A former Minister of Finance, Dr. Ngozi Okonjo-Iweala, has been summoned by the Economic and Financial Crimes Commission, EFCC, to explain how about $250 million of the $500 million recovered from the family of the late Head of State, General Sani Abacha, was withdrawn.
The Nation reports that the letter summoning Okonjo-Iweala was approved by the Acting chairman of the EFCC, Ibrahim Magu.
A source told the newspaper: “Following preliminary findings, a strong recommendation was made to the Acting EFCC chairman for an interactive session with Dr. Ngozi Okonjo-Iweala.
“Magu has approved the invitation of the ex-minister. We have dispatched a letter of invitation to her. We are hopeful that she will respond.
“Her presence is necessary because there were issues about the $250 million released, especially why $36,155,000 (N13,015,800 billion) was withdrawn in cash.
“She needs to assist the EFCC team on what became of the balance of $250million, which was yet to be traced.
“She has to explain why some of the funds were diverted to extraneous matters, including media services, opinion polls and personal matters.”
It was alleged that the cash was released to the Office of National Security Adviser without appropriation.
About $36,155,000 (N13,015,800 billion) out of the $250 million was also allegedly withdrawn in cash “without any purpose” on March 2, 9, 16 and 18, 2015.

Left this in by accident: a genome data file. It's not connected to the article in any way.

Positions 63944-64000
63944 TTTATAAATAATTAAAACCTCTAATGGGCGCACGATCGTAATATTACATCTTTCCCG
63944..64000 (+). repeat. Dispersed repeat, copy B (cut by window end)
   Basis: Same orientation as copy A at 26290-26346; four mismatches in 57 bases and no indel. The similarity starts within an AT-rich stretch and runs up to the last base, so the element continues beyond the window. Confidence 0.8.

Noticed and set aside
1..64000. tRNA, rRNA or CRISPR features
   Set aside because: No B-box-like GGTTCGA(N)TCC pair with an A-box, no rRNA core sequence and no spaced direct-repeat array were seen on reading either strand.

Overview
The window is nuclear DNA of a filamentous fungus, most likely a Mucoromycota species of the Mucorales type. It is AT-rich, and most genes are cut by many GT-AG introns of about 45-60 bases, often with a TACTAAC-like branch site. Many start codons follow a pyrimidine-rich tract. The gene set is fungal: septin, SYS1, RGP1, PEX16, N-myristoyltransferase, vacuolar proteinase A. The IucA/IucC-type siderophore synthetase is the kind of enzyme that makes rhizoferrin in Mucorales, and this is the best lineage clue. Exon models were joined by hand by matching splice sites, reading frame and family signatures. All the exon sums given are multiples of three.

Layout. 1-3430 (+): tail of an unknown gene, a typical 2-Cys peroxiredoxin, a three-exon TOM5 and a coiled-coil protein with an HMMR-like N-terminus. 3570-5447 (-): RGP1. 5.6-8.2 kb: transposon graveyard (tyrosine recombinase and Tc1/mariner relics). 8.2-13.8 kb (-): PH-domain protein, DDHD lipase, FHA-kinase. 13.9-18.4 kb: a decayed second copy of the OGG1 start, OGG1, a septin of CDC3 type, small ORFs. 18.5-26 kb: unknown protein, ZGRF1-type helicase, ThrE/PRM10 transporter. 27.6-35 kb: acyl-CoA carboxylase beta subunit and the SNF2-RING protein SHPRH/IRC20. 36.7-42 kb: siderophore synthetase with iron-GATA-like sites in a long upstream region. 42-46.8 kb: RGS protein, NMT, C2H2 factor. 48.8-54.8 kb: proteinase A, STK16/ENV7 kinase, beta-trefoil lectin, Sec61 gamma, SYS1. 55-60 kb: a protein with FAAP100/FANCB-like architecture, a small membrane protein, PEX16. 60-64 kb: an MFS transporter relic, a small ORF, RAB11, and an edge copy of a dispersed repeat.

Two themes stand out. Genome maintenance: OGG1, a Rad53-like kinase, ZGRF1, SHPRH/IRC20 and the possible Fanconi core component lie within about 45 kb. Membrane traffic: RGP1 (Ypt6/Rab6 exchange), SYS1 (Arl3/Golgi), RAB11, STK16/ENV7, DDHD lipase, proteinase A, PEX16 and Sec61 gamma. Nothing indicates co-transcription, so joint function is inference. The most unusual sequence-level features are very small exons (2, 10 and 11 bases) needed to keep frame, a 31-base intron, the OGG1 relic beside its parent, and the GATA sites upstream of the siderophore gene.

The Office of the National Security Adviser in a memo on January 12, 2015 was said to have requested for the transfer of part of the money to its purse.
The memo said: “Please refer to our meeting on recovered funds. You are please requested to remit the sum of $300m and £5.5m to the following account being ONSA share as agreed.”
Okonjo-Iweala, via a memo to ex-President Goodluck Jonathan, was also said to have requested for the release of $300 million from Abacha loot to the former National Security Adviser, retired Colonel Sambo Dasuki.
But only $250 million was released to the ex-NSA.
The memo explained that this was to enable the NSA’s office purchase ammunition, security and other intelligence equipment for the security agencies in order to enable them confront the Boko Haram threat.
It said: “This request is sequel to the meeting you chaired with the committee on use of recovered funds where decision was made that recovered Abacha funds would be split 50-50 between urgent security needs to confront Boko Haram and development needs (including a portion for the Future Generations window of Sovereign Wealth Fund).
“This letter is to seek your approval to borrow these funds, for now, to disburse to the NSA. These funds form part of projected FG Independent Revenue to be appropriated.
“In light of this and for accountability, given the peculiar nature of security and intelligence transactions, we would expect the NSA to account to your Excellency for the utilization of the funds.”
Jonathan, in a January 29, 2015 memo, told Okonjo-Iweala: “CME/HMF, approved”.